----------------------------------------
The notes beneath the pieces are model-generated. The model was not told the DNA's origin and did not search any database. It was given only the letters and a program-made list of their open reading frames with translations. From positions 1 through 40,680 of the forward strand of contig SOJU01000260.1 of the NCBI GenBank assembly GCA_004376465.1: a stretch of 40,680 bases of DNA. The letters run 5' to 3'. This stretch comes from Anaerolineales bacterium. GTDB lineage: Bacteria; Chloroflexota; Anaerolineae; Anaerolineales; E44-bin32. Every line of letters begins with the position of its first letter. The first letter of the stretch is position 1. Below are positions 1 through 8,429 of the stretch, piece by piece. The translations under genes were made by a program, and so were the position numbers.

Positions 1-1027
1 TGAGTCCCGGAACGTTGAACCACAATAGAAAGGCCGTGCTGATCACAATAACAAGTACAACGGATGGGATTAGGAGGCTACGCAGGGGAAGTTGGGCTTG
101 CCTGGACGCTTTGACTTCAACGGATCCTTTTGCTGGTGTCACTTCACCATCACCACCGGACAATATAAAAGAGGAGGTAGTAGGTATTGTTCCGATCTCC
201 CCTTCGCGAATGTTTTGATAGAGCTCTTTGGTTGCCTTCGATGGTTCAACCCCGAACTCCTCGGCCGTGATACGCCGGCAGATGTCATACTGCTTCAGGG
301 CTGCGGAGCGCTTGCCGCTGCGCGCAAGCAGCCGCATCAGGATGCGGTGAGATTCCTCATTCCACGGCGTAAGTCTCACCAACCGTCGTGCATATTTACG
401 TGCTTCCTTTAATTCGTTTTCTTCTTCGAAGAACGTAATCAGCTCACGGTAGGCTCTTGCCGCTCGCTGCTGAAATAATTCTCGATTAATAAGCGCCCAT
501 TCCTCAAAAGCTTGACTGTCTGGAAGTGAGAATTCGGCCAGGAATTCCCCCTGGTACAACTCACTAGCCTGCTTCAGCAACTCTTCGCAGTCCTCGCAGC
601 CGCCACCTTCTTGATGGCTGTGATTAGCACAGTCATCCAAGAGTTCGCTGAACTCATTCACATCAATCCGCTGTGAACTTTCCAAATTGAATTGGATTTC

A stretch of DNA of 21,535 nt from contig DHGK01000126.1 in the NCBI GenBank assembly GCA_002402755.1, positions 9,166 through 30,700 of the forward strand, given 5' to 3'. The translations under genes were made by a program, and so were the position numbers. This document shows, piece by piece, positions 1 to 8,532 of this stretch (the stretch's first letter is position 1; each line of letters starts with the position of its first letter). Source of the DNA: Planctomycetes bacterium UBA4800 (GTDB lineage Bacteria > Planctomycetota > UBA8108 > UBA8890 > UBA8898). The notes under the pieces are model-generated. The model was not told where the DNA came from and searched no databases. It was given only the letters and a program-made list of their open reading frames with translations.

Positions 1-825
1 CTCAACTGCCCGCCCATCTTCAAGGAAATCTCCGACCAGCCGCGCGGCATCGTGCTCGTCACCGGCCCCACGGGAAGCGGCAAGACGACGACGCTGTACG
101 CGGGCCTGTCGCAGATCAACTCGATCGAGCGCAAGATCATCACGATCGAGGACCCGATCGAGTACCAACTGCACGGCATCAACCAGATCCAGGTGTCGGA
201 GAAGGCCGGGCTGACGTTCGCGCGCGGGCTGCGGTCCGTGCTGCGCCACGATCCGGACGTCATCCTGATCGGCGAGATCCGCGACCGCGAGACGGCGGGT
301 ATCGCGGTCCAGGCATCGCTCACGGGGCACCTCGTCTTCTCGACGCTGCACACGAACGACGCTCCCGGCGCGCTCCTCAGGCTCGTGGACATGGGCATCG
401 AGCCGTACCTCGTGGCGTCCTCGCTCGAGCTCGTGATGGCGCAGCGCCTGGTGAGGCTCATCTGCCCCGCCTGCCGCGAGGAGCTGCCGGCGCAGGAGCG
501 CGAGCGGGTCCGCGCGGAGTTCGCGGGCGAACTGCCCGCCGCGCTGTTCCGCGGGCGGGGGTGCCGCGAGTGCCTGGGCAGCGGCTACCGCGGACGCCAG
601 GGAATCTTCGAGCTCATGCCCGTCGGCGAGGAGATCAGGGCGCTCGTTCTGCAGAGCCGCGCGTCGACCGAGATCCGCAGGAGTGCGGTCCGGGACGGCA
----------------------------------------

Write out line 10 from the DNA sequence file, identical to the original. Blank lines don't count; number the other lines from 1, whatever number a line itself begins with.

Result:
A stretch of DNA of 21,535 nt from contig DHGK01000126.1 in the NCBI GenBank assembly GCA_002402755.1, positions 9,166 through 30,700 of the forward strand, given 5' to 3'. The translations under genes were made by a program, and so were the position numbers. This document shows, piece by piece, positions 1 to 8,532 of this stretch (the stretch's first letter is position 1; each line of letters starts with the position of its first letter). Source of the DNA: Planctomycetes bacterium UBA4800 (GTDB lineage Bacteria > Planctomycetota > UBA8108 > UBA8890 > UBA8898). The notes under the pieces are model-generated. The model was not told where the DNA came from and searched no databases. It was given only the letters and a program-made list of their open reading frames with translations.